Soros-Funded Org Falsely Labels Conservative Groups 'White Supremacist'

Editor's Note: This story has been updated to include a comment from ACT for America.

A liberal, Soros-funded group is using the Charlottesville violence as an excuse to target conservative organizations by mislabeling them “white supremacist hate groups.” This is just the latest attempt by the left to use hate lists to try and undermine conservative groups they disagree with.

Color of Change, the “nation’s largest online racial justice organization,” launched a #NoBloodMoney campaign to force credit card companies, payment services and Amazon to cut ties with “more than 100 white supremacist hate groups” on August 16. There is also an accompanying petition. Color of Change was co-founded by CNN political commentator Van Jones and received $1,380,000 from George Soros between 2012 and 2015 (The 2016 records haven’t been released).

The Blood Money website lists several conservative groups like the American Family Association, the David Horowitz Freedom Center and ACT for America -- organizations which have absolutely nothing to do with race, let alone being white supremacists. Yet the campaign’s wording strongly implies that most, if not all, the 123 groups listed have white supremacist objectives.

“These companies are not just helping white supremacist groups to raise tens of millions of dollars - they are also profiting off this hate,” the campaign argued.

Blood Money also accused conservative groups of spreading “misinformation,” “false claims about feminism, abortion, reproductive rights, and LGBT people,” and “claims that equate homosexuality with pedophilia.”

The Blood Money hate list may merely be the result of either hasty, substandard “research.” Or it could be a calculated malicious effort to smear conservatives as white supremacists.

The Blood Money campaign does not state where its list of “hate groups” came from, nor did Color of Change respond to inquiries for that information. However FastCompany, an online business media outlet, speculated the hate groups were “identified by the Southern Poverty Law Center [SPLC].”

ACT for America told MRC Business, "Color of Change is attempting to use the Southern Poverty Law Center's fundraising model of lying about conservatives and conservative organizations to serve their own desire to raise cash."

Center for Family and Human Rights (C-FAM) president Austin Ruse made the same connection. 

The SPLC has its own extensive history of labeling conservative organizations “hate groups.” The “hate group” classification even played a part in a shooting at the Family Research Council in 2012.

Conservative Groups Respond to Blood Money Accusations

The accusations against conservative groups made by Blood Money were preposterous, and conservative groups stood up against the attacks.

"The claims made by this organization against my group are false, defamatory, and actionable,” Center for Family and Human Rights (C-FAM) president Austin Ruse told MRC Business.

David Horowitz, founder of the David Horowitz Freedom Center, took a similarly strong stance. “Every claim in the Color of Change statement about us is a lie, beginning with the claim that we are ‘the premier financier’ of anyone or anything,” Horowitz said in response to Blood Money’s claim the Freedom Center funded “anti-Muslim voices and radical ideologies.”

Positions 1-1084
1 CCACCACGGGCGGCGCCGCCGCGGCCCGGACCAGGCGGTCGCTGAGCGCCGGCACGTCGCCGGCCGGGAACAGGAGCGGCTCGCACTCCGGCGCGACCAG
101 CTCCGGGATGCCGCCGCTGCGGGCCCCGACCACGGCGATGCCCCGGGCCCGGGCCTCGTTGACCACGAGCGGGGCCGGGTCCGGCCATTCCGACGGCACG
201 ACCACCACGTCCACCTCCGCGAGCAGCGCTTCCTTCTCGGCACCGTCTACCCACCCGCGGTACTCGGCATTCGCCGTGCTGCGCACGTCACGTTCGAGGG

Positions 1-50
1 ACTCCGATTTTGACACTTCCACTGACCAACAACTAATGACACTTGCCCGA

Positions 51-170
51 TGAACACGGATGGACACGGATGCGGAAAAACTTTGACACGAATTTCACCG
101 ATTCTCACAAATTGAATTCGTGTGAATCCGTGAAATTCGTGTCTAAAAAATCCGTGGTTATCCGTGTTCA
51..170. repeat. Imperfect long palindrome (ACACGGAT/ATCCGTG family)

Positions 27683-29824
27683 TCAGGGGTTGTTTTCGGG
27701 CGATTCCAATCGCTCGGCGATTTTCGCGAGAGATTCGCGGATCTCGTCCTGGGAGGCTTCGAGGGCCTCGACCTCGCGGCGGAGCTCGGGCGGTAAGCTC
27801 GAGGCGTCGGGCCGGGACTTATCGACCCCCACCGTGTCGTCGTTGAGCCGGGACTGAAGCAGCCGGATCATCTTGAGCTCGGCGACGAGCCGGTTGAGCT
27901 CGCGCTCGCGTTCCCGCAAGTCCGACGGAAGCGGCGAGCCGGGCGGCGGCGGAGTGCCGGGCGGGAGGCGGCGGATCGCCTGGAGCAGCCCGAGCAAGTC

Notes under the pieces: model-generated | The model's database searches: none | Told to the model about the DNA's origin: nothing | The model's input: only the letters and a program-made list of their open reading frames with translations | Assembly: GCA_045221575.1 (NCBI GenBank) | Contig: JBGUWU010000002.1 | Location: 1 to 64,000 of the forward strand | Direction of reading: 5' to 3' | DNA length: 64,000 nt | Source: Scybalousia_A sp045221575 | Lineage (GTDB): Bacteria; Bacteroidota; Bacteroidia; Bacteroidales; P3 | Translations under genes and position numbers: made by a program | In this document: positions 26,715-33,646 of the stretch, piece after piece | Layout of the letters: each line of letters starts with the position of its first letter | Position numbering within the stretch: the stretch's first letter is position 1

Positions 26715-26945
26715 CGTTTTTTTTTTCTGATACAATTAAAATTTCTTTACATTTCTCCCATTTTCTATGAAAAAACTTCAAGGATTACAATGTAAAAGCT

“The Color of Change blacklist is an attempt to suppress organizations that oppose the racist agendas of “Color of Change.” It is also an obvious hustle for credulous dollars and part of a general leftwing assault on the First Amendment and effort create a one-party nation,” Horowitz concluded.

According to ACT for America, Blood Money's claims "are fabrications, as even a casual look at our website would have informed them, had they wished the truth." 

"All of our communications make clear our policy towards hate," ACT for America continued. As its website reflects, Act for America "welcomes all, discriminates against none, and requires that members act at all times peacefully and with honor." Furthermore it condemns "any organizations or individuals advocating violence or hatred towards anyone based on race, religion, or affiliation."

The American Family Association (AFA) meanwhile said the hate list was nothing more than an attempt to “silence us.”

“It has become all too common that groups who claim to oppose ‘hate’ actually foment the majority of hateful rhetoric in our country,” AFA stated.

AFA and C-FAM also called out Color of Change for attacking groups who help minority communities.

“It is odd that a group calling for racial justice would make these claims since my organization is a very close adviser to the African Union, and dozens of individual African and Caribbean countries," C-FAM’s president said.

Meanwhile AFA said it was “unfortunate that Color of Change isn’t protesting the millions of minority babies who have been killed via abortion or confronting the murder rate in Chicago, which directly affects black families.”

Color of Change Regularly Targets Conservatives

This isn’t the first time the Soros-funded group has targeted conservatives by trying to undermine business relationships.

Color of Change initiated an attack on companies like GEICO, Progressive Insurance, and SC Johnson to force them to stop advertizing on Glenn Beck’s Fox News program in 2009.

It similarly pressured GOP Convention sponsors to stop supporting the 2016 GOP Convention because of Republican presidential candidate Donald Trump.

Color of Change co-founder Van Jones likewise claimed the GOP Convention was a “hate-fest.” Then when Trump won the election, Jones claimed it was because of “white lash against a black president.” A claim he retracted a month later.


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